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A term of Persian origin, Kalamkari translates into ‘the art of drawing with a pen’. In ancient India, when groups of musicians, artists and storytellers moved from one part to another, they would draw out episodes or stories from Hindu mythology. An interesting point about these paintings were that it used natural colours made from natural extracts. The art today has expanded to include freehand abstracts and intricate floral and animal prints that are tediously created by artists for over months. One of the most awe inspiring prints on fabrics, Kalamkari is worth all the money it demands.
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One of the oldest forms of textile decorations, Ikat is actually a dyeing technique rather than a print or pattern. This popular art form involves a dyeing technique that is used to dye the yarns before weaving them into a fabric. It uses a resist dyeing process, quite similar to tie-dye, to create patterns on textiles. This technique uses either the warp or weft to weave a pattern or design. When both warp and weft are tie-dyed then it is called double Ikat. Individual yarns or bundles of yarns are bound with a tight wrapping in the chosen design and then dyed to create the desired pattern. A characteristic of Ikat is its blurriness as it requires immense skill on the part of the craftsman to line the threads in place. The less blurry it is, the more time, effort and skill has gone into it and the more expensive it is. Ikat is popularly woven in Gujarat and Telangana.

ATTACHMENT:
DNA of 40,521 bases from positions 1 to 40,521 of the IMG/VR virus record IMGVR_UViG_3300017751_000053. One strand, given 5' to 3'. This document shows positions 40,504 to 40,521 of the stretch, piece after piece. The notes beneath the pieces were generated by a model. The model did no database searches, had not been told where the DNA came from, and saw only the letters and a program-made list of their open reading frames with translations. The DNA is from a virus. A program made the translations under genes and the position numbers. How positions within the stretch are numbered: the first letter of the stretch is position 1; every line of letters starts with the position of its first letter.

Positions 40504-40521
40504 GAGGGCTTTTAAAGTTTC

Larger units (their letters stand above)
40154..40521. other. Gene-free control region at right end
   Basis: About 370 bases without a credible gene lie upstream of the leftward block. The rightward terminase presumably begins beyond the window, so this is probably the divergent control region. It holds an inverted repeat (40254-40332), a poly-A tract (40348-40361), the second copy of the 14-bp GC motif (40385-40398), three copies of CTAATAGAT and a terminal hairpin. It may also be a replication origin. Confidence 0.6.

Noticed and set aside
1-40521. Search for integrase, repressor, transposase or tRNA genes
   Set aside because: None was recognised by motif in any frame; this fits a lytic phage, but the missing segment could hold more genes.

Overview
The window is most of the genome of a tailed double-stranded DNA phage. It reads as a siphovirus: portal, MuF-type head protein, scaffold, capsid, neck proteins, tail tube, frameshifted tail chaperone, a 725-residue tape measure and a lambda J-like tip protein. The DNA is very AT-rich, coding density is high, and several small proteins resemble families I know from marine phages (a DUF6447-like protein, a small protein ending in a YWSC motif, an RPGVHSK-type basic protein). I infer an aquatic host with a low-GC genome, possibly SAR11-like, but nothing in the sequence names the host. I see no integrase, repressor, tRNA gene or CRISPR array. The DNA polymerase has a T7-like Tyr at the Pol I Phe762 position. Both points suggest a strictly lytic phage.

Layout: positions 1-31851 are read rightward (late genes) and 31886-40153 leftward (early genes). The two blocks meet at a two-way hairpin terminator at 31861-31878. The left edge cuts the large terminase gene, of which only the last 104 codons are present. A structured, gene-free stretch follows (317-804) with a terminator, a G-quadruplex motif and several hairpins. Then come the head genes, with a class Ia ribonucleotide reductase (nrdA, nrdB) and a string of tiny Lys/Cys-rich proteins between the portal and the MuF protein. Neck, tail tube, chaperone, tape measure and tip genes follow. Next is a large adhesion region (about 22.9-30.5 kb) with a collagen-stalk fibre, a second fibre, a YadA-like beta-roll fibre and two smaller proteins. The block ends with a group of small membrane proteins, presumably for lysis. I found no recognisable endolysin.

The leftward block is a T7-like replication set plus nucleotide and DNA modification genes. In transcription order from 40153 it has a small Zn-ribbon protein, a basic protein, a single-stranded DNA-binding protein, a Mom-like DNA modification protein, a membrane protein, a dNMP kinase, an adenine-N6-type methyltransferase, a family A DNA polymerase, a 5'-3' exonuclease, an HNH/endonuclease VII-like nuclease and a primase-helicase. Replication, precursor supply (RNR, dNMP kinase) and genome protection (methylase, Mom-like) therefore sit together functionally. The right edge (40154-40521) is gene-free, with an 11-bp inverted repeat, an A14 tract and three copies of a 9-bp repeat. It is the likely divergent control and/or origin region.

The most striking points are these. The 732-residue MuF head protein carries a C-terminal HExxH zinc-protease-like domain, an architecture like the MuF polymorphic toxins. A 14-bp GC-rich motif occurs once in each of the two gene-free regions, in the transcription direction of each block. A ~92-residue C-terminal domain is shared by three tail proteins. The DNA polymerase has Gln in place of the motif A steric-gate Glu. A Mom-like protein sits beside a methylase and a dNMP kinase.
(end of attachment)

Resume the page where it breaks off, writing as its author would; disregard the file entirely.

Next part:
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Found mostly on shawls and carpets, Ajrakh is a unique form of block print that is popular in Sindh, Pakistan; Kutch, Gujarat; and Barmer, Rajasthan in India. These prints include designs and patterns made using block printing by stamps. Common colours used while making these patterns include blue, red, black, yellow and green. However, the colour palette is not restricted to just these colours only. Ajrakh printing uses natural dyes that include both vegetable dyes and mineral dyes, with Indigo being the key dye.
7. Varak gold and silver leaf printing
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A traditional form of printing, ‘Chandi Ki Chhapai’ or ‘Silver Printing’ is a delicate way of embellishing clothes or fabrics. Also called ‘Varak Gold or Silver Leaf Printing’, this kind of printing uses varaks made by flattening gold or silver into a thin paper like consistency. These thin sheets of silver are also used to garnish Indian sweets. In ancient times, it was hand printed onto flags, royal tents and other insignias of power to reflect the status and prestige of the possessor. It is popular embellishment in holy shrines and temples today. The technique of varak block printing is extremely rare today and there are only two printers who do this in Jaipur. Today, silver and gold leaf printing can be seen on rich Chanderi sarees and dupattas, done by some of the finest craftsmen in the country.